The abode of clouds"
Hills & Valleys | Rivers & Lakes
Shillong is the capital of Meghalaya - "the abode of clouds", which got statehood only in 1972 and was previously a part of Assam. A hilly region inhabited by three tribal groups, this temperate land was popular with the British. Shillong is set amidst a landscape of slopes covered with heather, orchids and forests of pine, with quick flowing streams and majestic waterfalls. The town spreads on hills covered with English-style country houses, the largest being Raj Bhavan, the summer residence of the governor of Assam and Meghalaya. There are many interesting places to visit - the placid Ward's lake, The museum of History and Ethnography and St. Paul's Cathedral, one of the region's oldest places of Christian worship.
The Archery Stakes, locally known as “Teer” are unique to Shillong. Bookies’ stalls are set up daily under canopies on an open stretch of ground where archers from clubs belonging to the Khasi Archer’s Association shoot 1,500 arrows at a cylindrical bamboo target for 4 minutes. The betters count the number that stick and anyone who has guessed the last two digits of the number of arrows that stick is rewarded with an 8.1 win.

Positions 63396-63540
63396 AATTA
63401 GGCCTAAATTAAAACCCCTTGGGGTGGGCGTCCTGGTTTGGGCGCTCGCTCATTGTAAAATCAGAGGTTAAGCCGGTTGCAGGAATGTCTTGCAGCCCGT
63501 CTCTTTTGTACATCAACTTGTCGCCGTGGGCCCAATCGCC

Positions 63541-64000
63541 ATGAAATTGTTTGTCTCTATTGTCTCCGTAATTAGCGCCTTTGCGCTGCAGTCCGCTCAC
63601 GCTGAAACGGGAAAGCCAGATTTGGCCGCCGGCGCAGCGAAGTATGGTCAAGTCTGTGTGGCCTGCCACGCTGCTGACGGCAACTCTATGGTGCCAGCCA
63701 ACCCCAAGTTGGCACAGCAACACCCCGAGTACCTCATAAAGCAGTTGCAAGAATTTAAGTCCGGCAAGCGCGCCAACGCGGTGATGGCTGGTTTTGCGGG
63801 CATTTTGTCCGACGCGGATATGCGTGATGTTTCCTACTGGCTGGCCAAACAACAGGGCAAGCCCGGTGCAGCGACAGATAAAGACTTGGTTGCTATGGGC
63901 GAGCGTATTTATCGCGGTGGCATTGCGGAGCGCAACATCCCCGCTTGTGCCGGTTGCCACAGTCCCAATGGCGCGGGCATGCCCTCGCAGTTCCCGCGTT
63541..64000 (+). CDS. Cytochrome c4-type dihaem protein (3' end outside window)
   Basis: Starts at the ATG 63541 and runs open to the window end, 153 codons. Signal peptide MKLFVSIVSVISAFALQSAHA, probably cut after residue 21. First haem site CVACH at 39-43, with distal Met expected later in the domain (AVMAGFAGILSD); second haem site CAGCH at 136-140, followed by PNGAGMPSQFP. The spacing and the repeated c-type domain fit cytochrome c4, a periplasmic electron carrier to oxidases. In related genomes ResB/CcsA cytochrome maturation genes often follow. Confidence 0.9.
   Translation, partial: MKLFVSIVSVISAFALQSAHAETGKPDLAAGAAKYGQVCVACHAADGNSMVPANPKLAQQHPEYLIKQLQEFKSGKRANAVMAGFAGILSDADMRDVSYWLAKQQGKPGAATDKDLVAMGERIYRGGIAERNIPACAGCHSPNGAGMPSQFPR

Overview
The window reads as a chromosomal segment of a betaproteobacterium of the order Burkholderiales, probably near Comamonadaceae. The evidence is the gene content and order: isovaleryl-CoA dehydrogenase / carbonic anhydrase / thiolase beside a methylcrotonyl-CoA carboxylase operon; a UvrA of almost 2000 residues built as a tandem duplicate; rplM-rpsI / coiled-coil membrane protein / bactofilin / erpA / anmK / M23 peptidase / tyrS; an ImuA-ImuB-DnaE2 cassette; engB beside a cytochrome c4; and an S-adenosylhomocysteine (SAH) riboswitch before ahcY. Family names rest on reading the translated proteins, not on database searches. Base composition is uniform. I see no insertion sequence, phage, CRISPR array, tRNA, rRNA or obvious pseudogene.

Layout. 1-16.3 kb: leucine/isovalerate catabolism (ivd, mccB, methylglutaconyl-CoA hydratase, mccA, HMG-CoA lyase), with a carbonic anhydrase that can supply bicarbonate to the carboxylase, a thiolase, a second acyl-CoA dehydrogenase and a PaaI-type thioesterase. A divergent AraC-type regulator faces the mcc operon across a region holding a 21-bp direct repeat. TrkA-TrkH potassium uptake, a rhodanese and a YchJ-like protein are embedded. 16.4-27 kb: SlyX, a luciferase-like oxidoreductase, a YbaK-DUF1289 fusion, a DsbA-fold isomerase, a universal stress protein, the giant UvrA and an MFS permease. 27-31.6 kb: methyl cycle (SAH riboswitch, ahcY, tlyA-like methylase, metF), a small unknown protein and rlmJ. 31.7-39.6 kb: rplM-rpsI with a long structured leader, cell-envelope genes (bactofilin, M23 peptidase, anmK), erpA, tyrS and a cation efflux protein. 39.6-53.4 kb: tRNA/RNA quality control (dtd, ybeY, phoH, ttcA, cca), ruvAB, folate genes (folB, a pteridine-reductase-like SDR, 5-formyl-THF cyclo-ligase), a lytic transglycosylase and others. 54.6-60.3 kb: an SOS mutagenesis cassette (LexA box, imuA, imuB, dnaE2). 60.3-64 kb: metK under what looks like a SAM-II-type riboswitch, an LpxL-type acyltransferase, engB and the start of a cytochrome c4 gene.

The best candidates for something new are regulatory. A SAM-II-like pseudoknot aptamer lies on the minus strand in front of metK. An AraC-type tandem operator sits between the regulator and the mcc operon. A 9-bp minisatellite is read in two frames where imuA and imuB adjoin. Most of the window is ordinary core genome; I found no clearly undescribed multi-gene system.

Cherrapunjee (56 kms), reportedly the world's wettest place with 360 inches of rain per year, is set amidst deep gorges and roaring waterfalls. On the way a network of limestone caves remain unexplored and are said to lead into Bangladesh ! There are small waterfalls down every slope as also the world's fourth tallest, the impressive Nohkailikai Falls. The first British outpost in this part of the country was established here and it also has the oldest Presbyterian Church in the North-East. It is famous for its orange orchards and orange honey. An interesting spot on the way is at Maniphalung, a barren and windy plateau covered with monoliths. On the way back stop at Shillong Peak which offers a panoramic view of Shillong and the neighbouring hills.